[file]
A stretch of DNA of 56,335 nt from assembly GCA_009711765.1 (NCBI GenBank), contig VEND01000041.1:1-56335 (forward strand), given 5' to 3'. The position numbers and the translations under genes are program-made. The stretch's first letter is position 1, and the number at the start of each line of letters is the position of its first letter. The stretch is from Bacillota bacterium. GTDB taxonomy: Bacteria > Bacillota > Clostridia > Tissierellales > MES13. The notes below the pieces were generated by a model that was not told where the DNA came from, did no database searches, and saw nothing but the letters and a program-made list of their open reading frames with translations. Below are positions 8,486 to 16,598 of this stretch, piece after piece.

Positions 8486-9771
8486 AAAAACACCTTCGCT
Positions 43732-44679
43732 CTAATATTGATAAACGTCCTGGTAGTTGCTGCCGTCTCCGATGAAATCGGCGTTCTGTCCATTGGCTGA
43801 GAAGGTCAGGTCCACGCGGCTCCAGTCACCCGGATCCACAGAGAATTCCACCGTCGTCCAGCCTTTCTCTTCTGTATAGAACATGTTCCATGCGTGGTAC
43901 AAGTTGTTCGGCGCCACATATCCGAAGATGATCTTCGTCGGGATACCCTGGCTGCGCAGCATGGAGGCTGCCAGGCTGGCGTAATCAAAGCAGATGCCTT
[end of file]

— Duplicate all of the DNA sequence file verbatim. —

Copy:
A stretch of DNA of 56,335 nt from assembly GCA_009711765.1 (NCBI GenBank), contig VEND01000041.1:1-56335 (forward strand), given 5' to 3'. The position numbers and the translations under genes are program-made. The stretch's first letter is position 1, and the number at the start of each line of letters is the position of its first letter. The stretch is from Bacillota bacterium. GTDB taxonomy: Bacteria > Bacillota > Clostridia > Tissierellales > MES13. The notes below the pieces were generated by a model that was not told where the DNA came from, did no database searches, and saw nothing but the letters and a program-made list of their open reading frames with translations. Below are positions 8,486 to 16,598 of this stretch, piece after piece.

Positions 8486-9771
8486 AAAAACACCTTCGCT
Positions 43732-44679
43732 CTAATATTGATAAACGTCCTGGTAGTTGCTGCCGTCTCCGATGAAATCGGCGTTCTGTCCATTGGCTGA
43801 GAAGGTCAGGTCCACGCGGCTCCAGTCACCCGGATCCACAGAGAATTCCACCGTCGTCCAGCCTTTCTCTTCTGTATAGAACATGTTCCATGCGTGGTAC
43901 AAGTTGTTCGGCGCCACATATCCGAAGATGATCTTCGTCGGGATACCCTGGCTGCGCAGCATGGAGGCTGCCAGGCTGGCGTAATCAAAGCAGATGCCTT